Isn’t it funny that some people KNOW what to do with their running – when they’re actually totally wrong?
Some runners think sprinting 200’s is a great workout for the marathon. [More bad marathon advice]
Or that they got runner’s knee because of cutting their warm-up routine short.
There’s a lot of misconceptions in the running world (but not by Strength Running readers – you’re all geniuses) and today I want to shatter a few crazy myths that I’ve heard recently.
Obviously, I don’t know everything about running. Nobody does and you should run for the hills if anyone claims that they know it all. The beautiful aspect of running and coaching is that you’re always learning new ways to train more effectively.
But I’m a USA Track & Field certified coach with over 14 years of running experience. I ran in high school, college, and beyond and have raced everything from the 200m to the marathon (with a 2:39:32 personal best). I’ve been fortunate to have learned from about 10 coaches over my 8 years in organized cross country and track and field.
So when I hear someone say something wacky about running, I want to set the record straight so you don’t make the same mistakes.
You should do your own research and find reliable sources of training information that you trust. Use that to better inform your running so you can train smarter, run easier, and ultimately race faster.
That’s my goal with Strength Running. And that’s why I want to dispel three misconceptions I’ve heard floating around the web.
“My last injury was a bad case of DOMS”
DOMS – or Delayed Onset Muscle Soreness – is muscle soreness that occurs 1-2 days after a hard workout. It’s not specific to running and can happen after any tough session, like weight lifting or cycling.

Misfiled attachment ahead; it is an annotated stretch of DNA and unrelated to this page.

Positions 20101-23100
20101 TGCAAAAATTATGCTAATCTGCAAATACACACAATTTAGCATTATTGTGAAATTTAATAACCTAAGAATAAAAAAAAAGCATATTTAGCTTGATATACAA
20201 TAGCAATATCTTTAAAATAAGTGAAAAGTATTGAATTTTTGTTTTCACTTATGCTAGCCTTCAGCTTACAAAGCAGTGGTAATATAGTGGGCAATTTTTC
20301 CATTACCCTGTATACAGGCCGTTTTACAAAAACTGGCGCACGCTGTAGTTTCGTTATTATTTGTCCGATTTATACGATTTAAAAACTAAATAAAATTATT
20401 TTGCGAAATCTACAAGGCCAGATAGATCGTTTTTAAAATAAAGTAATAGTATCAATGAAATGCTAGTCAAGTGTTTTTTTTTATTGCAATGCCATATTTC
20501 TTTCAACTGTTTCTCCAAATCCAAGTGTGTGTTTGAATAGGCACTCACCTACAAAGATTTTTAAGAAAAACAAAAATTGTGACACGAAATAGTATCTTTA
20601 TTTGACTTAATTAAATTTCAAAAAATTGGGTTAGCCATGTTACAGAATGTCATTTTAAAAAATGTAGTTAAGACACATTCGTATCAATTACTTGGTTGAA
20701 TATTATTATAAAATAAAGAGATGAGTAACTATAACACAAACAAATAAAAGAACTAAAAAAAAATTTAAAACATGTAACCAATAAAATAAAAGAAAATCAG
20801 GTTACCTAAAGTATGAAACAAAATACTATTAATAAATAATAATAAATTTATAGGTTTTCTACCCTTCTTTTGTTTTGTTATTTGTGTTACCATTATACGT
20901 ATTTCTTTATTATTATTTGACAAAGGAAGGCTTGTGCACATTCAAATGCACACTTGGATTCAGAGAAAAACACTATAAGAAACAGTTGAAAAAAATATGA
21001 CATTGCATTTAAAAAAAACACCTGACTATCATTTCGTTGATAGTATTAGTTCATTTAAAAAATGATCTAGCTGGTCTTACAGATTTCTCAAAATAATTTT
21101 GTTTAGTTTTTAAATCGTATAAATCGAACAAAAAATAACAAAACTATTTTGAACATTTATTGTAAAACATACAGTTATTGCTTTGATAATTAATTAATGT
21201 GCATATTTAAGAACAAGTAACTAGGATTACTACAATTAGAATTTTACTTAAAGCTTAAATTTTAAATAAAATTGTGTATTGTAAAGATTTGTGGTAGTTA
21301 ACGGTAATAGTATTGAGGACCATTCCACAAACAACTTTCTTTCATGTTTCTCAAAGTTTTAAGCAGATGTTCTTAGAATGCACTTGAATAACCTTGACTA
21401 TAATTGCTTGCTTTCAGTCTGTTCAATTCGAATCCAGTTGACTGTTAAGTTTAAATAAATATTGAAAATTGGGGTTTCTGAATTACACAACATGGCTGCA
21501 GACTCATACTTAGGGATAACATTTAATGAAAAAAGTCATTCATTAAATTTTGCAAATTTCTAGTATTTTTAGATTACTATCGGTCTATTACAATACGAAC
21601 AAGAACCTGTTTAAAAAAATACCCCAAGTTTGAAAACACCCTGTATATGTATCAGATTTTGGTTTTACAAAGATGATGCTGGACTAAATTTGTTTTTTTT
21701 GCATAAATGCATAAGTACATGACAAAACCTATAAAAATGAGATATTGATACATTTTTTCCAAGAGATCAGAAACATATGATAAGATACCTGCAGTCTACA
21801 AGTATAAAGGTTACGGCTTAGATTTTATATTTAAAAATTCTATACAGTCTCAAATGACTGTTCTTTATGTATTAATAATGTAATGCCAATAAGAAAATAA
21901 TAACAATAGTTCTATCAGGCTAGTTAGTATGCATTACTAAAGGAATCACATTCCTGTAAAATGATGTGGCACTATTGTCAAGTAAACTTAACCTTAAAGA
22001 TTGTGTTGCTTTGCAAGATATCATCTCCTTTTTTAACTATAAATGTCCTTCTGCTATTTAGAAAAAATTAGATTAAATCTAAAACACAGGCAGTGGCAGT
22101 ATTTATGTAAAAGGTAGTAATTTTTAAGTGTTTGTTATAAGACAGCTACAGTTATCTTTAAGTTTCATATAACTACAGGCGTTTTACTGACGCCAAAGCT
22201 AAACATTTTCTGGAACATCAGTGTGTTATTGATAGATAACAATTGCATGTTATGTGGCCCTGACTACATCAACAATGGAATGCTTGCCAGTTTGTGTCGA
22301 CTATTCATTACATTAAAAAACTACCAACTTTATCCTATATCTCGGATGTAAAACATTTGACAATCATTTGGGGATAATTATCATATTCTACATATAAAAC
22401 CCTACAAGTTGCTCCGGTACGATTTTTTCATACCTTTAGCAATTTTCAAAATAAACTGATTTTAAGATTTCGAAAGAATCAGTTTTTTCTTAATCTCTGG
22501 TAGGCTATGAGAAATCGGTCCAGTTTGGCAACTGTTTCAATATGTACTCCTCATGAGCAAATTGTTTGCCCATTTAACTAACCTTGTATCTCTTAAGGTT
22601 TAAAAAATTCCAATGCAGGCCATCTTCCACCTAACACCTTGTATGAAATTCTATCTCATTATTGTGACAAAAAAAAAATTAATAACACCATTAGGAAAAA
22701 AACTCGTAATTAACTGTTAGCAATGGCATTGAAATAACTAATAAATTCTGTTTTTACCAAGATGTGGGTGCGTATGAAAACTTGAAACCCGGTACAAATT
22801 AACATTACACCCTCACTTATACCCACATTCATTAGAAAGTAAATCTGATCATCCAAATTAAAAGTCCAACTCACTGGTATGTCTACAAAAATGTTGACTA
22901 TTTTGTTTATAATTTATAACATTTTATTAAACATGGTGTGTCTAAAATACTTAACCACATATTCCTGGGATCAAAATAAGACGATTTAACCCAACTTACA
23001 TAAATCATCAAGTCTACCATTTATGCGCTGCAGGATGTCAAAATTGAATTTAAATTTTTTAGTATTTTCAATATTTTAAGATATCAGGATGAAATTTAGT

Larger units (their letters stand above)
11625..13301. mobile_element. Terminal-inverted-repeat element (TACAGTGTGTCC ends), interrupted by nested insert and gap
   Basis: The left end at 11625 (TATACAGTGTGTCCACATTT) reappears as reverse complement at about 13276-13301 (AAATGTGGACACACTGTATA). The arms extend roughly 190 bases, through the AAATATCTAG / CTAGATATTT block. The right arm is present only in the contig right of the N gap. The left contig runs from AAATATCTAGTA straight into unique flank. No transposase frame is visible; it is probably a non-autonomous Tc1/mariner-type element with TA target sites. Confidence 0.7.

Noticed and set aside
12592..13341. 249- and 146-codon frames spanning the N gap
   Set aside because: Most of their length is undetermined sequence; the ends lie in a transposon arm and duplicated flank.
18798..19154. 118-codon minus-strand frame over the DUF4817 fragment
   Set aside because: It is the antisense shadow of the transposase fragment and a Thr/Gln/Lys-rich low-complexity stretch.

But DOMS is not an injury. In fact, a healthy dose of soreness after a long run or particularly challenging fast workout is a normal and welcomed part of the training process.
I think that last part is critical so I’ll repeat it: some DOMS is a welcomed part of training!
See, soreness is just your body’s way of telling you that you pushed yourself out of your comfort zone and inflicted some damage to your muscles. That’s a good thing because without some minor damage, there would be no adaptation.
Adaptation occurs when you recover from that damage and your body supercompensates – then you get faster. Let’s go back to my favorite training graph, the Stress-Adaptation Principle:
Of course, balancing smart training with over-training is critical here. If you fatigue yourself with a workout too challenging than what you’re ready to run, you might:
- Experience an overuse injury
- Compromise your next important workout
- Need a reduction in training to recover properly
They key is to avoid the “three too’s” of poor training: doing too much, too soon, too fast. Instead, follow the principle of progression and do workouts that are appropriate to your fitness level and training goals. You’ll reduce excess soreness but experience the right amount to keep improving.
“My 10k PR is 49:00 but I’m hoping to get to 30-35 in the next two years.”
I love runners who set stretch goals and believe they can run faster. That’s one of the universal traits of runners – we always think we can go a little faster.
Big goals should always be paired with smaller goals (or “small wins” as I like to call them) that help you stay motivated as you inch toward your stretch goal. That’s what helped Matt run nearly two hours faster in the marathon to eventually qualify for Boston.